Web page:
It’s a prohibition that has lasted since the end of the Civil War, but it will finally come to an end on New Year’s Day: Texas will become the 45th state in the Union to allow the open carry of handguns.
On January 1, in accordance with a law passed in June, the Texas Concealed Handgun License (CHL) will cease to be issued. It will be replaced by the License to Carry (LTC) as residents of the Lone Star State renew or apply to carry a weapon. Permits are initially good for four years, and can be renewed for five-year periods afterwards, according to the Texas Department of Public Safety.
Nearly 914,000 Texans ‒ or almost 4 percent of the state’s 27 million residents ‒ have a current license to concealed carry firearms, according to Forth Worth Star-Telegram, citing the Texas DPS. That’s up from 826,000 in 2014. The requirements to obtain the LTC are the same as under the current permit: The applicant must be at least 21, must have clean criminal and psychological records, complete a training course and pass a shooting test. The guns must be carried in a shoulder or belt holster.
The state already allows the open carrying of rifles and shotguns, and will become the largest state to allow some version of open carry, AP reported. California, Florida, Illinois, New York and South Carolina still ban the practice.
The final bill was stripped of a provision ‒ introduced by Second Amendment activists and Democrats ‒ that would have prevented law enforcement officials from asking residents openly carrying a handgun for their license after police unions lobbied against its inclusion. However, many departments have said that they won’t ask to look at the permits of all Texans who decide to open carry, so as to avoid harassment lawsuits. Instead, police will usually assume that those bearing arms have the proper paperwork.
“We’re going to assume they’re a license holder, probably,” Austin Police Department training commander Andy Michael told AP.
“People will drive without a license,” Charley Wilkison, executive director of the Combined Law Enforcement Associations of Texas ‒ the state’s largest police union ‒ told AP. “And we can sure count on them to carry a weapon without training or license.”
Although open carrying of handguns in Texas has been banned since 1865, law enforcement says that not much will change come the new year, noting that concealed carry has been the law for two decades.
“You never knew about it before and it didn’t give you heartburn,” Shannon Edmonds, a staff attorney for the Austin-based Texas District and County Attorneys Association, told the Fort Worth Star-Telegram. “What we are hearing from other states is that it’s not that big a deal. “You’ll see people parading around with their guns this January 1, but by January 1, 2017, there aren’t going to be any parades, no one is going to care about it and it’s going to be yesterday’s news.”
Private businesses and other establishments have the option to ban open carry on their premises, according to the law. Restaurants and other places that sell alcohol have wrestled with the question of how to proceed in the new year.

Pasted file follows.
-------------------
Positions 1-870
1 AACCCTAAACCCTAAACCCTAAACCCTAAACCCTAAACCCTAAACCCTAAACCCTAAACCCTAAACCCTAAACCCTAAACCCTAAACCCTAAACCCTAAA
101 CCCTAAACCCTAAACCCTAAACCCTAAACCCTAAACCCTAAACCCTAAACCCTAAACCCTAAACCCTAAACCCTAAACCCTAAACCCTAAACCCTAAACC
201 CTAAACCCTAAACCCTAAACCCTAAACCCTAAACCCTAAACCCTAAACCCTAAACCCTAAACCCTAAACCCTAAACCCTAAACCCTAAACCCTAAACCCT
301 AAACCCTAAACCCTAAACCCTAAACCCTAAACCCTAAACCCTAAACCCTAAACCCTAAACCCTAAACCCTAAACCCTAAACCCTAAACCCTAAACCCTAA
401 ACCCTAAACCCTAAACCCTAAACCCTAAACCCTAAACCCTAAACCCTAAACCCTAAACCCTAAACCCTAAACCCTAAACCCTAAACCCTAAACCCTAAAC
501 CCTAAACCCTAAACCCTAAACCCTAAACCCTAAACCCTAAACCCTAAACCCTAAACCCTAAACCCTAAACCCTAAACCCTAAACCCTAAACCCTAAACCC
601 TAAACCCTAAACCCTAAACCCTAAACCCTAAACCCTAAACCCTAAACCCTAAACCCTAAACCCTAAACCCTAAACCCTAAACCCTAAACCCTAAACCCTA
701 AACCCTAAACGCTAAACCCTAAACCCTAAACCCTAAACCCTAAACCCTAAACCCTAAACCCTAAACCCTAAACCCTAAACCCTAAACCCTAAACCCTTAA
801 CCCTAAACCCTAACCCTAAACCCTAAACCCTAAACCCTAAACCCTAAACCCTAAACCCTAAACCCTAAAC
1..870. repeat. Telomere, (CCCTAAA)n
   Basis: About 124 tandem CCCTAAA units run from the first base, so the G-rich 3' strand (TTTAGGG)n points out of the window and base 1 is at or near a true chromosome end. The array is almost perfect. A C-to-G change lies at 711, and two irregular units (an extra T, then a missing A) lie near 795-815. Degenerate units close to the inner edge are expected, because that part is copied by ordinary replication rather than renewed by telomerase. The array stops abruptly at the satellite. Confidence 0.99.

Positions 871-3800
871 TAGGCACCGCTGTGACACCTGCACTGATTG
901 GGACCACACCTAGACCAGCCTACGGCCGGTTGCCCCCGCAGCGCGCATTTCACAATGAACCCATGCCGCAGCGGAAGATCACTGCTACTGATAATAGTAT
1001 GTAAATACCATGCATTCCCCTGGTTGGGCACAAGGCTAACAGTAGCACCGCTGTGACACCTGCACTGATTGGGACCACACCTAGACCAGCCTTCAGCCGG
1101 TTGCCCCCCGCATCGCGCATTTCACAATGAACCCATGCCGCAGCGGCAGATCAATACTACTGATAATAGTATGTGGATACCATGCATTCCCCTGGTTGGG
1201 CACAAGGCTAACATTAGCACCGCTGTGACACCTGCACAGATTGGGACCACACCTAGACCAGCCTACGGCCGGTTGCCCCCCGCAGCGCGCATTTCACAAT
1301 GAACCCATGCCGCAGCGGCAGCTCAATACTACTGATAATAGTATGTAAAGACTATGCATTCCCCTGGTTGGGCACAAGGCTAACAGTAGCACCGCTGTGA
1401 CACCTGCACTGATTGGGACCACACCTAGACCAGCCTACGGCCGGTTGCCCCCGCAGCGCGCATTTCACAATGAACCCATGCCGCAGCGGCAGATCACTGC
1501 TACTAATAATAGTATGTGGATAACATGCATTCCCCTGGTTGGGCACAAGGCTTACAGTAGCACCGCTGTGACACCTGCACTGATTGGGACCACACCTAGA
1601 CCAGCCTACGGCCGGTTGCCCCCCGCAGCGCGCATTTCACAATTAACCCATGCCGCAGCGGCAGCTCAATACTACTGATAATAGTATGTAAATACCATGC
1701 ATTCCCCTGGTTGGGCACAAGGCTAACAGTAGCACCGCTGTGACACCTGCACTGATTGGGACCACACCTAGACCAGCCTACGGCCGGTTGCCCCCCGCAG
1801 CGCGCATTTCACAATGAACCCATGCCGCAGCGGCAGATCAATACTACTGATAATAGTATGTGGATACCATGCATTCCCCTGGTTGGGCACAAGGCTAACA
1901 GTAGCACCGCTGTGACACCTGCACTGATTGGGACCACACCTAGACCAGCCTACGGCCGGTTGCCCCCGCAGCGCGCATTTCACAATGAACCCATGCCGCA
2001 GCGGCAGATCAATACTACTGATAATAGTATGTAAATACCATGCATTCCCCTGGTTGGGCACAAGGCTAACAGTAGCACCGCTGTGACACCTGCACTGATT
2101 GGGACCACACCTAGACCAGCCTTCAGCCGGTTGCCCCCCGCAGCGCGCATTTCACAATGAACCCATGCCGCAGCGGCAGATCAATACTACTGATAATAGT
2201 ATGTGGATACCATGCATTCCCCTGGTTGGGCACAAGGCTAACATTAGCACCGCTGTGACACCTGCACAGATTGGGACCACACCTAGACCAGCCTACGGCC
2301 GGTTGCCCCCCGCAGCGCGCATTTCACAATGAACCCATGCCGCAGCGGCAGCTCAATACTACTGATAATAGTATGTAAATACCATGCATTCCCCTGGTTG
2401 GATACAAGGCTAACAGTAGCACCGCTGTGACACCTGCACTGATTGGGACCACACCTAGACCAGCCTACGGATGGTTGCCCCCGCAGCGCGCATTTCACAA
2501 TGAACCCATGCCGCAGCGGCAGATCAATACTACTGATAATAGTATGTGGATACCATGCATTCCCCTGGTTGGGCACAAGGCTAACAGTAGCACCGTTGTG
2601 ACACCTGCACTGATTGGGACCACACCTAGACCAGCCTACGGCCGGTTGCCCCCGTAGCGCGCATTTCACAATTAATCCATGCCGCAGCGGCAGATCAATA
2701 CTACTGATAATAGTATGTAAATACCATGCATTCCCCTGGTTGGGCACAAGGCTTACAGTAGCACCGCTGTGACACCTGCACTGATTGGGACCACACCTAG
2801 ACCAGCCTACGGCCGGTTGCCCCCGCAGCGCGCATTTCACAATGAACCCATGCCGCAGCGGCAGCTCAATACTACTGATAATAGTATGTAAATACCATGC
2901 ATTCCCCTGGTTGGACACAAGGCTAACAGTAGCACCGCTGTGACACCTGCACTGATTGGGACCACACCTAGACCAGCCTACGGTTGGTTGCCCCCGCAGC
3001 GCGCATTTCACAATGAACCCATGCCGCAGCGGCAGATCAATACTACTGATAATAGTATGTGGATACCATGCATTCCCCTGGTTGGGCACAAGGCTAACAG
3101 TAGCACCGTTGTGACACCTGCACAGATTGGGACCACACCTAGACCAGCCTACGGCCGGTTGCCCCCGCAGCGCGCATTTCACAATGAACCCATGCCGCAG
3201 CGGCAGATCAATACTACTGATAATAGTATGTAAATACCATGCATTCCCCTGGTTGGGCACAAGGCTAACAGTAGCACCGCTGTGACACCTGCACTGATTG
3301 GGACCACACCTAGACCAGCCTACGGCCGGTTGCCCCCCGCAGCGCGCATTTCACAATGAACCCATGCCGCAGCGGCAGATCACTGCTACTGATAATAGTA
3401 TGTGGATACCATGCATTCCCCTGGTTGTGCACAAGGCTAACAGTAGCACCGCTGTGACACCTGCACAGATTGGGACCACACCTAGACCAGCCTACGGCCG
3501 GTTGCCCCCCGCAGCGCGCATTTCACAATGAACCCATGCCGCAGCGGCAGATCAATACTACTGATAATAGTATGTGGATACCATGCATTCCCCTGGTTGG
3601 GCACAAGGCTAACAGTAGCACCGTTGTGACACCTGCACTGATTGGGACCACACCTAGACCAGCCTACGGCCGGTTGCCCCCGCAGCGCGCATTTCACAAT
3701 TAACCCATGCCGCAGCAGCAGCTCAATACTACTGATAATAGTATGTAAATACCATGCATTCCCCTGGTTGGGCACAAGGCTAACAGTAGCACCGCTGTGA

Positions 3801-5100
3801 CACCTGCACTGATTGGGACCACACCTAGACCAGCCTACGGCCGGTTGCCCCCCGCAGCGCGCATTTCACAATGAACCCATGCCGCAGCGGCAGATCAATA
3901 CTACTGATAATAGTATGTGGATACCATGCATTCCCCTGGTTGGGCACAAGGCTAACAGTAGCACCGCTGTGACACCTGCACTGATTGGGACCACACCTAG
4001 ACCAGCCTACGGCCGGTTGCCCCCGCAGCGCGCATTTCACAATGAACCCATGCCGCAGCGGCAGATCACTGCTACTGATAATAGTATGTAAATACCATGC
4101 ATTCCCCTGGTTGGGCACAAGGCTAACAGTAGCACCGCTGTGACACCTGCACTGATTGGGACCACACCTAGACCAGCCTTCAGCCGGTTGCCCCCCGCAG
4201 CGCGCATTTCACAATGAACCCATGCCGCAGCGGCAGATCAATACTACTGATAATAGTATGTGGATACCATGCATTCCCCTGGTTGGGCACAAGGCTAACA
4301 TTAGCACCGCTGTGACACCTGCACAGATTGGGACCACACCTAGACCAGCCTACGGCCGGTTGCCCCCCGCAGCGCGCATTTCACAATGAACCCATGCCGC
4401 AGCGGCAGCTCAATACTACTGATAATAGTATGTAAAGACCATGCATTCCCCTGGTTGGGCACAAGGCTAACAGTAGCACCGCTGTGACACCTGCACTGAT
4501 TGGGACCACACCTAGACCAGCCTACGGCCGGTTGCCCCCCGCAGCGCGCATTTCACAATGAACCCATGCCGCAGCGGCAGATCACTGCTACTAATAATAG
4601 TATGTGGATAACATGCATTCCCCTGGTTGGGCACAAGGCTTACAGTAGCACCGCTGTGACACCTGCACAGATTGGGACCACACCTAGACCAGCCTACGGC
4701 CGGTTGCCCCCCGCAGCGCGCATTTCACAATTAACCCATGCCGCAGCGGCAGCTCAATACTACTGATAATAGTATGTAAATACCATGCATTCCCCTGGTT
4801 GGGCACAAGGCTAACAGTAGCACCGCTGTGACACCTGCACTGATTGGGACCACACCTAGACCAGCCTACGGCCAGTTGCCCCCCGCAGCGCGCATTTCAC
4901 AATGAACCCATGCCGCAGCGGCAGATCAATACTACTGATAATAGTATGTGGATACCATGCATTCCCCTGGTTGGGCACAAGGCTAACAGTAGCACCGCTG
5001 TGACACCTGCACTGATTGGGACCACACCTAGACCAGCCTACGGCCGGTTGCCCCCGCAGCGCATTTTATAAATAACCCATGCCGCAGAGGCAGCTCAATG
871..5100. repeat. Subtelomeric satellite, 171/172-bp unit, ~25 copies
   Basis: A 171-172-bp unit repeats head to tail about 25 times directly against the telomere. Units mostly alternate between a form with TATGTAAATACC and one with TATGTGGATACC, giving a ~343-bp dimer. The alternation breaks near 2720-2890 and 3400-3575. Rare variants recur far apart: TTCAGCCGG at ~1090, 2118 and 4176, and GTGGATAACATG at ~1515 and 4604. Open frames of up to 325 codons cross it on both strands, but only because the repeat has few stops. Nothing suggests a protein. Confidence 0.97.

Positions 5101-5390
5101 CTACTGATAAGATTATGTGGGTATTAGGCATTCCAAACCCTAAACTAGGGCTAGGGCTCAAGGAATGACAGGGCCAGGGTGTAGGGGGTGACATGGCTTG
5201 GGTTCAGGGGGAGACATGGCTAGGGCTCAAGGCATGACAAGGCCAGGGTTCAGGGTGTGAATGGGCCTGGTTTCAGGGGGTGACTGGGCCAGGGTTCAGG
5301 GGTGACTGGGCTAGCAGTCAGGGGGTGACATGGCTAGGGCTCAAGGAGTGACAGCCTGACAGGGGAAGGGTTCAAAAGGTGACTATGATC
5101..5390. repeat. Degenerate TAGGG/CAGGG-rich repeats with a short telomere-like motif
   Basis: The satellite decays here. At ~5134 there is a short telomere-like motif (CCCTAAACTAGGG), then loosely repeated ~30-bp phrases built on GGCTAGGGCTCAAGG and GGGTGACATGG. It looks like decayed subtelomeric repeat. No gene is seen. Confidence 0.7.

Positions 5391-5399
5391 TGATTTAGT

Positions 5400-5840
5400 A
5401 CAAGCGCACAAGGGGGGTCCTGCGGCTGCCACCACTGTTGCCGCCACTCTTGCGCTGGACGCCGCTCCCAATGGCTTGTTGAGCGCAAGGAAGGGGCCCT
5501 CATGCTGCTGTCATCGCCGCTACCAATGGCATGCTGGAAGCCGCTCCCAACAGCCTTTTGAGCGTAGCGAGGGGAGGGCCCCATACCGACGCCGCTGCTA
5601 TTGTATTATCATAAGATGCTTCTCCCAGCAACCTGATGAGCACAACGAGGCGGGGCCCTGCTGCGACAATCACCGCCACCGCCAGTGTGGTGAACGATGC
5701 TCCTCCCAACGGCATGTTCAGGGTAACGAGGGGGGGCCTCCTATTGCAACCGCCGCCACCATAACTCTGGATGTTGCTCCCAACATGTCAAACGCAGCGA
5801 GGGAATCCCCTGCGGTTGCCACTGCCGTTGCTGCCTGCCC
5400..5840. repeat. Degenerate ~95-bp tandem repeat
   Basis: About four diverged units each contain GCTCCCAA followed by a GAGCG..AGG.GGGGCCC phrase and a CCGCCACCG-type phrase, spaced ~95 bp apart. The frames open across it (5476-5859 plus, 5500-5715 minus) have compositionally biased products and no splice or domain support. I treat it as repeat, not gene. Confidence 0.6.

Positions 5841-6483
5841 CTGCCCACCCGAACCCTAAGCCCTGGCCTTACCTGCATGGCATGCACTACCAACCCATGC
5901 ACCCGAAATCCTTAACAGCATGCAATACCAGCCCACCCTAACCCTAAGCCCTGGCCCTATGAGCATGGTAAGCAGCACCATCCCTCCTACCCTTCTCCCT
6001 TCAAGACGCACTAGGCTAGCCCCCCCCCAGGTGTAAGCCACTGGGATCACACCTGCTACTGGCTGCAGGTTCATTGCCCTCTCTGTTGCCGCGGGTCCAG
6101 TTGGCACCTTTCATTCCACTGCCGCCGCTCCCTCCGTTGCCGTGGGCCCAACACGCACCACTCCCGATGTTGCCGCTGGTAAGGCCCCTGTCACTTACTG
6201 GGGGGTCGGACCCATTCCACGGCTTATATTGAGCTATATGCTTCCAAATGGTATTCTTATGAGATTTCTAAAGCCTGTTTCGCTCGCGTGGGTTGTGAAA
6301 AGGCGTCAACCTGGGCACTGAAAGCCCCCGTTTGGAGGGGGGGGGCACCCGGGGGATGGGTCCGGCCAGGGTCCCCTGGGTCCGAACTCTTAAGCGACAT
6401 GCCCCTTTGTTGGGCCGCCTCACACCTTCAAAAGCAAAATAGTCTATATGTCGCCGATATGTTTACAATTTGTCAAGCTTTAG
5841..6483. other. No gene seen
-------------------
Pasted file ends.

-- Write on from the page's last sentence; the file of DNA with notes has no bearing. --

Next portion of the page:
“We’re primarily a family environment in terms of our restaurant. And so we decided it’s probably best not to allow open carry,” Al Flores, counsel for Gringo’s, a chain of 14 restaurants, mainly in the Houston area and surrounding counties, told the Wall Street Journal. “We just felt that knowing our customers, allowing someone to walk in openly carrying a weapon, it would make them feel a little uncomfortable.”
Gringo’s will post signs in English and Spanish, warning customers about the open-carry prohibition. A concealed gun would still be permitted, he said.
So far three grocery store chains have opted out of allowing open carry: Whole Foods, Safeway and Texas-based H-E-B, which says its ban is in accordance with state regulations on selling alcohol.
“As a retailer of alcohol, long guns and unlicensed guns are prohibited on our property under the Texas Alcohol and Beverage Commission rules,” the grocer said in a statement. “H-E-B maintains the same policy we have for years, only concealed licensed handguns are allowed on our property.”
That policy doesn’t bother some residents.
“I don’t know why in a grocery store I would need to open carry,” Leigh Cutter, a San Antonio mother and concealed handgun owner, told KENS. “As long as I have it on my person, I would be just fine.”
Others plan to keep their weapons concealed regardless of the new law.
“I want all the benefits and advantages I can have if I’m ever in a confrontation,” Curtis Van Liew, a concealed handgun license instructor, told the Fort Worth Star-Telegram. “The biggest one is the element of surprise.”
Some places, like First Baptist Church of Arlington, have opted to allow Texans to open carry.
“We decided it was best to allow responsible people to do this if they choose,” Senior Pastor Dennis Wiles told the Wall Street Journal. “We will probably assess the situation in a couple of months to see how it goes. When it comes to a church, I don’t think we’re going to see that much difference.”